What’s up with Subs 4 Spring?

An update of sub clover cultivars reproductive development – November 24, 2016. 
Prepared by Carmen Teixeira, (PhD student Dryland Pastures Research Team) & Derrick Moot with the Dryland Pastures Research Team, Lincoln University

It is late spring and the sub clovers plants have already flowered! This year, in Canterbury the late rains in mid-November have extended the growth season of the sub clovers, which is a bonus given their late germination after a dry and warm autumn.

In dryland areas the success of sub clover depends on the vegetative phase to accumulate biomass for animals to consume followed by enough time for flowering and seed set before rain stops and the sub clover plants complete their annual life cycle and die.

Flowers of sub clover are produced on branches (runners). Flowers are tiny (~5 mm) but can be easily spotted at the beginning of the flowering period (see more in the Guide for subterranean clover identification and use in New Zealand (1st Edition).

A sub clover flower undertakes deep morphological changes after self–pollination (no need for bees here!). The changes happen unnoticed because, the sub clover flowers and seed heads develop very close to the ground. The runners colonize vacant spaces in the paddocks by pegging down the newly formed seed heads (or seed burrs, see images below). That is exactly what is happening with the sub clovers in our Sub 4 Spring experiments around New Zealand. Most of the experimental areas have grown for 6-8 months now.

You would also notice that the sub clover started flowering weeks before the top flowering red and white clovers which is why sub clover is more suited to summer dry environments.

The image below shows a runner of the resident cultivar ‘Mt. Barker’ taking over a vacant space in the sward. The tip or the runner with the most recent flower: then, from left to right, the flower changing to a burr and fixing itself into the soil. If you look closely at the flower you will see the red band around the bottom of the white sub clover flower which helps us identify ‘Mt Barker’ in the field when looking at areas that haven’t had recent sowing of sub clover.


ct-post-fig-1-mt-barkerFigure 1. A runner of ‘Mt. Barker’ sub clover in field experimental area at Field Research Centre, Lincoln, New Zealand (Photo: C Teixeira, November 23, 2016).

The early cultivars, such as ‘Monti’, ‘Seaton Park’ and ‘Trikkala’, have had sufficient time to peg down many of the burrs already, taking the advantage of a soft soil surface in October.

ct-post-fig-2-montiFigure 2. Runners and buried burrs of ‘Monti’ in field experimental area at Field Research Centre, Lincoln, New Zealand (Photo: C Teixeira, November 23, 2016).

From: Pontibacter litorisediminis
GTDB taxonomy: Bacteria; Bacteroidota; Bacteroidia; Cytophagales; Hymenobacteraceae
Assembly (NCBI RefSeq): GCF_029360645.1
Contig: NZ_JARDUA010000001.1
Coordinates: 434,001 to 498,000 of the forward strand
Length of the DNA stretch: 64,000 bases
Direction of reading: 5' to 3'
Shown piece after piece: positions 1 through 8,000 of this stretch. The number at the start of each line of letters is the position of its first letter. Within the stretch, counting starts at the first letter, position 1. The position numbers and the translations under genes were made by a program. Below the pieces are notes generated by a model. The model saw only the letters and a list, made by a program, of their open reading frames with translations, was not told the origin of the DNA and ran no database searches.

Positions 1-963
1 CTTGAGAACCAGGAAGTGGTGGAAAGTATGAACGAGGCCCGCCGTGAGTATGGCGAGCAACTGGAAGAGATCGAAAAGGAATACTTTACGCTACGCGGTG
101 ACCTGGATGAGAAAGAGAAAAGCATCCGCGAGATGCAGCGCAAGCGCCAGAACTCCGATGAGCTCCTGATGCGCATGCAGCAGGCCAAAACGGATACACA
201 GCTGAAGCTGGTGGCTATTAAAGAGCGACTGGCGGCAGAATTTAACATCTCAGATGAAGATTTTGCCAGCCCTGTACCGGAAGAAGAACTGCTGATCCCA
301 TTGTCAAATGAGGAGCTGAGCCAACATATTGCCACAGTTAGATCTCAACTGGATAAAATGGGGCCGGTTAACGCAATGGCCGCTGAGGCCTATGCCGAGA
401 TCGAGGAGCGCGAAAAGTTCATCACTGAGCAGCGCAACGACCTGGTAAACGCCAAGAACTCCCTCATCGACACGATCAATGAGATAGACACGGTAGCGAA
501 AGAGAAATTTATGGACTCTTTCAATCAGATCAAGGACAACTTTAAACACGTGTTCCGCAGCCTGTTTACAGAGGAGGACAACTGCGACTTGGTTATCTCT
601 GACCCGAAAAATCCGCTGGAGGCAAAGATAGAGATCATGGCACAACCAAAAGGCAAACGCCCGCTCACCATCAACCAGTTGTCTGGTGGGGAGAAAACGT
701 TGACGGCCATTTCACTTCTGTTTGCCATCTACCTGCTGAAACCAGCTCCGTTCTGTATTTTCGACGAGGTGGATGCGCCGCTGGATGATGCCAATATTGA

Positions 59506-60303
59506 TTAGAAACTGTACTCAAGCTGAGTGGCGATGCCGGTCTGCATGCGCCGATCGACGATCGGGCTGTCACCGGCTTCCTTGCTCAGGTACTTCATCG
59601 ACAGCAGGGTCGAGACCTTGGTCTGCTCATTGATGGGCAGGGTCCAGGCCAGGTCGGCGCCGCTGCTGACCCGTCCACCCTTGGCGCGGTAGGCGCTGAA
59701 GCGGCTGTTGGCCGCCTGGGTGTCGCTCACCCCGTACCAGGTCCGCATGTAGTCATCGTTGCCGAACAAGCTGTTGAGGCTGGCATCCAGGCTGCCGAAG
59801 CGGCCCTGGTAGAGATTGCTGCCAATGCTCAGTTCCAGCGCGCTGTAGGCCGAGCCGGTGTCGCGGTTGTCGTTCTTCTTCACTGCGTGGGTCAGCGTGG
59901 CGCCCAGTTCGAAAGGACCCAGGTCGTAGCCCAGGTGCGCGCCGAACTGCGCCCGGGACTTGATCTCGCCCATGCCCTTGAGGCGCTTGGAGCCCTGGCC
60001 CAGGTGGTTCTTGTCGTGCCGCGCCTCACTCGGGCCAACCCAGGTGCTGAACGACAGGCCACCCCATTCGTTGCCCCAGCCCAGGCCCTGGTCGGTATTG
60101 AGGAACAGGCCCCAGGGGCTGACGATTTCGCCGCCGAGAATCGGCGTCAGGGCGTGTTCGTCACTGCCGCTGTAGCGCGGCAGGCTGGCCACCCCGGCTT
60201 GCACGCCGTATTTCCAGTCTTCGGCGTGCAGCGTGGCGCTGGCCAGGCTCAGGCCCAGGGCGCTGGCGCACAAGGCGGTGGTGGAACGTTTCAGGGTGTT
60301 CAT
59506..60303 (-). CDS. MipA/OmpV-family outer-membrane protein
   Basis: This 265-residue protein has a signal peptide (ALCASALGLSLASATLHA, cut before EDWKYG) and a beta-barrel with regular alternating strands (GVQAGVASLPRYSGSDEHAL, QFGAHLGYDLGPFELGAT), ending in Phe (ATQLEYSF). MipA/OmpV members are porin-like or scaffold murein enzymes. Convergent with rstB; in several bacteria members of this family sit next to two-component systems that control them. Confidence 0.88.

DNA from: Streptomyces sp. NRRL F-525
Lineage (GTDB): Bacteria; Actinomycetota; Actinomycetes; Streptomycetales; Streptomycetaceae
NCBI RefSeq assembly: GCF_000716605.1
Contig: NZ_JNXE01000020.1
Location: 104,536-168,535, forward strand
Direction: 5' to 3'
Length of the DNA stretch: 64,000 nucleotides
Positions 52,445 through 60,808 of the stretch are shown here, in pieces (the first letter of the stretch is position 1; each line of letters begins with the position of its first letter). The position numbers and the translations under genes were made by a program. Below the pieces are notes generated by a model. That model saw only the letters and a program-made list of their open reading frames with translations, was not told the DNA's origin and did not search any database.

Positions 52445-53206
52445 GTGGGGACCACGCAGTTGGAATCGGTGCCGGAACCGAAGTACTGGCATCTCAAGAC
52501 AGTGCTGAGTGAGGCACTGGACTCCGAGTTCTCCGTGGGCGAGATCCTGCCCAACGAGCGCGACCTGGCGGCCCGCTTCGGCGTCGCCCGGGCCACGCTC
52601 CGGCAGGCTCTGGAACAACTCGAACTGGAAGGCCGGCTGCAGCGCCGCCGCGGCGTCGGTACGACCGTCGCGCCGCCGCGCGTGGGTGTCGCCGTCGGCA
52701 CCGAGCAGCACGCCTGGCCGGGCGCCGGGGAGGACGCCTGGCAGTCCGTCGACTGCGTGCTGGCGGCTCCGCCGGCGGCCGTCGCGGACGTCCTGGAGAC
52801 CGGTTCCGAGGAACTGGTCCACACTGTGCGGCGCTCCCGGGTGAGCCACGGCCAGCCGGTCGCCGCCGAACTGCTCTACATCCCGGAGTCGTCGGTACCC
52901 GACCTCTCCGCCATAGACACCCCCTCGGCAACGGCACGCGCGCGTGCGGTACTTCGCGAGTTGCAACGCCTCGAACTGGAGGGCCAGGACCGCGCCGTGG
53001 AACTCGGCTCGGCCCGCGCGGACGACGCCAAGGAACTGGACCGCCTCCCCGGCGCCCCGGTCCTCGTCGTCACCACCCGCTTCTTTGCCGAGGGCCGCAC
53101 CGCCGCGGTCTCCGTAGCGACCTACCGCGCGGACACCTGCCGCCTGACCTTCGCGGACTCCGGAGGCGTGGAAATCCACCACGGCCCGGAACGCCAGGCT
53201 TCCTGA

Similarly ‘Narrikup’ is up to the same thing! The last week of rain favoured the production of more floral buds and burr burial compared to November last year. The late maturity cultivars (e.g. ‘Denmark’, ‘Leura’ and ‘Rosabrook’) will certainly benefit from the late rains. The next image shows in detail an immature ‘Narrikup’ burr growing towards the ground.


Figure 3. An immature burr of a recently introduced cultivar ‘Narrikup’. Field Research Centre, Lincoln, New Zealand (Photo: C Teixeira, November 23, 2016). Note: It also has that red band but around the base of the flower.

This next photo shows the more developed burrs, with some already buried. Clever plant!

ct-post-fig-4-narrikupFigure 4. Runners and burrs of ‘Narrikup’. Field Research Centre, Lincoln, New Zealand (Photo: C Teixeira, November 23, 2016).

It is important not to overgraze the subs, especially the mid –late flowering cultivars. Grazing the plants late or too hard in spring will result in runners being eaten, particularly by sheep. This reduces seed yield, and consequently, gives less persistence in the following years. This is particularly relevant for the less prostrated cultivars such as ‘Antas’ and ‘Woogenellup’. The next photo shows the occupation of empty areas by the long runners of ‘Antas’. To maximize seed set of sub clover, either remove stock from an area altogether or, in a growth spring like this one, use cattle to keep on top of the grass seed heads while the sub does its thing burying those seeds. The more light that can hit the leaves of sub clover the bigger those buried seeds will become.

ct-post-fig-5-antasFigure 5. Runners of ‘Antas’ at the Field Research Centre, Lincoln, New Zealand (Photo: C Teixeira, November 23, 2016).

Burr and seed development is under way for the subs as summer time approaches!

ct-post-fig-6-narrikupFigure 6. Runners with flowers and burrs of ‘Narrikup’. Field Research Centre, Lincoln, New Zealand. (Photo: C Teixeira, November 23, 2016).

The main flowering stages of sub clover can be visualised in the following image: from floral bud (top row -left) to burr formation and development; and finally, the desiccated burr (bottom-right) which contains the dry seeds.

ct-post-fig-7-denmarkFigure 7. Main reproductive phases of ‘Denmark’ sub clover: from top- left to bottom-right: 1. Floral bud; 2. Early flower; 3. Open flower.4.Florets separation-geotropism; 5. Initial burr; 6-9 Burr /seed growth (increase size). 10. Dry burr/seed. (Photos David Hollander, Lincoln University).